Salt Lake City police lieutenant demoted after nurse’s arrest loses his appeal

(Screenshot from Salt Lake City Police Department video) Salt Lake City Police Lt. James Tracy was demoted after a video showing Detective Jeff Payne arresting a nurse was released. Tracy was Payne's watch commander during the incident.

Salt Lake City’s Civil Service Commission agrees with the police chief’s decision to demote the watch commander who was on duty when a Salt Lake City police officer arrested a University of Utah Hospital nurse in 2017, an incident that drew international attention.

Lt. James Tracy was demoted to the rank of officer in September 2017 after Police Chief Mike Brown determined Tracy made the “completely unreasonable” order that Detective Jeff Payne arrest nurse Alex Wubbels on July 26, for refusing to allow Payne to draw a patient’s blood. The encounter garnered widespread outrage after body camera footage was released by Wubbels’ attorney in August 2017.

Tracy had appealed the demotion, saying it amounted to “excessive discipline.”

The commission announced its decision Thursday upholding Brown’s decision to demote Tracy two steps to a “police officer III” position, attorney Edward Brass confirmed Friday.

Brass, who is representing Tracy, said they have not yet been given a written decision explaining the commission’s findings.

"We are disappointed in the outcome," he said.

The Civil Service Commission is a three-member body that hears appeals from police and fire department employees who believe their discipline was unfair.

Tracy argued in his appeal that he didn't order Wubbels' arrest that day, but had told Payne only that "he should consider" handcuffing the nurse.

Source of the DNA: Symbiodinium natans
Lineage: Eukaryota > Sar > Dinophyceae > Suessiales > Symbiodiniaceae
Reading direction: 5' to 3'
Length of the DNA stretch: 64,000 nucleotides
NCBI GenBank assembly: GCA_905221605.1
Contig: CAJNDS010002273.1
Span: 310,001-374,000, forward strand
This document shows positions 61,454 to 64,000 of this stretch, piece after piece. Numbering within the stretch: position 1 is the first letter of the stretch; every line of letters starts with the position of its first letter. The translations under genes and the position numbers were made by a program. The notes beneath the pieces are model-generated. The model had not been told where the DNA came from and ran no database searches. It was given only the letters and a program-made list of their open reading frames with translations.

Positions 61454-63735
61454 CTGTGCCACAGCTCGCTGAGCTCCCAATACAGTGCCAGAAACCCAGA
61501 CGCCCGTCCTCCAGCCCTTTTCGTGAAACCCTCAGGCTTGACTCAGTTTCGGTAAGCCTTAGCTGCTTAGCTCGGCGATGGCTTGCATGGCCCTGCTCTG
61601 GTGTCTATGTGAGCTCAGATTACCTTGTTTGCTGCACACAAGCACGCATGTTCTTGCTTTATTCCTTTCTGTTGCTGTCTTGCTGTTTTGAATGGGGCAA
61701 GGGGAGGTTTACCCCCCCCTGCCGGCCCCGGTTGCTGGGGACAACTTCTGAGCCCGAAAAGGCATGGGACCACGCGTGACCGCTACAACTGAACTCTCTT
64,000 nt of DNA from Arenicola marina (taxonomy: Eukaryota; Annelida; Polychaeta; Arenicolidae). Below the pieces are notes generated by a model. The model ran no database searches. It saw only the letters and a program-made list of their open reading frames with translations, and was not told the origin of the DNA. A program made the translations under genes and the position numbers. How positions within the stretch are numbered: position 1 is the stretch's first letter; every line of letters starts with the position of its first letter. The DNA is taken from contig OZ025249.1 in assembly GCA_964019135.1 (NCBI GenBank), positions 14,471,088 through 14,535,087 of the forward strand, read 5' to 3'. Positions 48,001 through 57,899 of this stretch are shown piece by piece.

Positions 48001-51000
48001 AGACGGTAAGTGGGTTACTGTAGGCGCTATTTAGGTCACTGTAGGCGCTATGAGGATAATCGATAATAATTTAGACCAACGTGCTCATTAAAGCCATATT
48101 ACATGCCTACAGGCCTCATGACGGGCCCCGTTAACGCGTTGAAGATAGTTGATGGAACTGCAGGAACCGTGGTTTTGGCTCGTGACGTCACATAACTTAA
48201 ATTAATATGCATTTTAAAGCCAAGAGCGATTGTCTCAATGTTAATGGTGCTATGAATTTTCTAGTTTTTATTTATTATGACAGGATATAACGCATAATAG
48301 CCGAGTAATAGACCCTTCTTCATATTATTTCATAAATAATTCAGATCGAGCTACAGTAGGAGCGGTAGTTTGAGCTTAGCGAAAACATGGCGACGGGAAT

Tracy also claims in the appeal that Brown’s letter of discipline did not address the fact that the blood draw policy agreed upon between the hospital and the police department was never made known to Tracy — or any officer his level or below.

“Lt. Tracy was operating under an outmoded policy and one that was clearly inconsistent with state law when it came to drawing blood from unconscious or deceased accident victims,” the appeal states. “He had been given no training in the new policy and had no reason to believe he could deviate from the policy he believed to be in effect at the time.”

Tracy believed blood needed to be drawn from the victim immediately, according to the appeal.

After the video of the arrest went viral, Tracy was demoted and Payne was fired. Payne is still in the process of appealing that decision.

In his appeal, Payne argues the firing was improper due to “lack of prior disciplinary history” and the “circumstances of the events leading up to the disciplinary decision.”

His disciplinary history includes a reprimand for sexually harassing another department employee “over an extended period of time” several years ago and a 1995 violation of department polices tied to a vehicle pursuit.

On July 26, 2017, Wubbels refused to allow Payne to draw blood from an unconscious patient who had been involved in a fiery crash in Cache County earlier in the day. Wubbels pointed out that the crash victim was not under arrest, that Payne did not have a warrant to draw the blood and that he could not obtain consent from the patient because the man was unconscious.

Payne insisted he had implied consent to get the blood and eventually arrested Wubbels. He handcuffed her and placed her in a police car outside the hospital, then released her after about 20 minutes. Charges were never filed against Wubbels, and the city gave her a $500,000 settlement so she would not file a lawsuit.

Payne told FOX 13 last November that he believed he had become a “sacrificial lamb” whose firing was a political move made in response to public outcry after the video went viral.

He’s filed paperwork indicating that he intends to sue the city for $1.5 million, but no lawsuit had been filed as of Friday.